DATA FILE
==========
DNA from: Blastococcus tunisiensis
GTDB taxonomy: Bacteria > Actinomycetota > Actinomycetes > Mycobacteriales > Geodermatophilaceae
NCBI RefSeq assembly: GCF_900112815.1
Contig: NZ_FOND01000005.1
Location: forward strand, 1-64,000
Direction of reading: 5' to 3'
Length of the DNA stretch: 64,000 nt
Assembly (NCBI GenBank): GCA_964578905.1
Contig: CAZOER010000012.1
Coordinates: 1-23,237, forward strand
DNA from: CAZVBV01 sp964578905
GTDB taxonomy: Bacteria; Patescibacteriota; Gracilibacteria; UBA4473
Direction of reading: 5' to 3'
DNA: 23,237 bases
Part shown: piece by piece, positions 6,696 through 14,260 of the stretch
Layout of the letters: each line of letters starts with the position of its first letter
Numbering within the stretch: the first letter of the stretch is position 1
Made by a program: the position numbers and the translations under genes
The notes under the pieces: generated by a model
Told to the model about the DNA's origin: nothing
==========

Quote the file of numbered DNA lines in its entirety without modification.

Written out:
DNA from: Blastococcus tunisiensis
GTDB taxonomy: Bacteria > Actinomycetota > Actinomycetes > Mycobacteriales > Geodermatophilaceae
NCBI RefSeq assembly: GCF_900112815.1
Contig: NZ_FOND01000005.1
Location: forward strand, 1-64,000
Direction of reading: 5' to 3'
Length of the DNA stretch: 64,000 nt
Assembly (NCBI GenBank): GCA_964578905.1
Contig: CAZOER010000012.1
Coordinates: 1-23,237, forward strand
DNA from: CAZVBV01 sp964578905
GTDB taxonomy: Bacteria; Patescibacteriota; Gracilibacteria; UBA4473
Direction of reading: 5' to 3'
DNA: 23,237 bases
Part shown: piece by piece, positions 6,696 through 14,260 of the stretch
Layout of the letters: each line of letters starts with the position of its first letter
Numbering within the stretch: the first letter of the stretch is position 1
Made by a program: the position numbers and the translations under genes
The notes under the pieces: generated by a model
Told to the model about the DNA's origin: nothing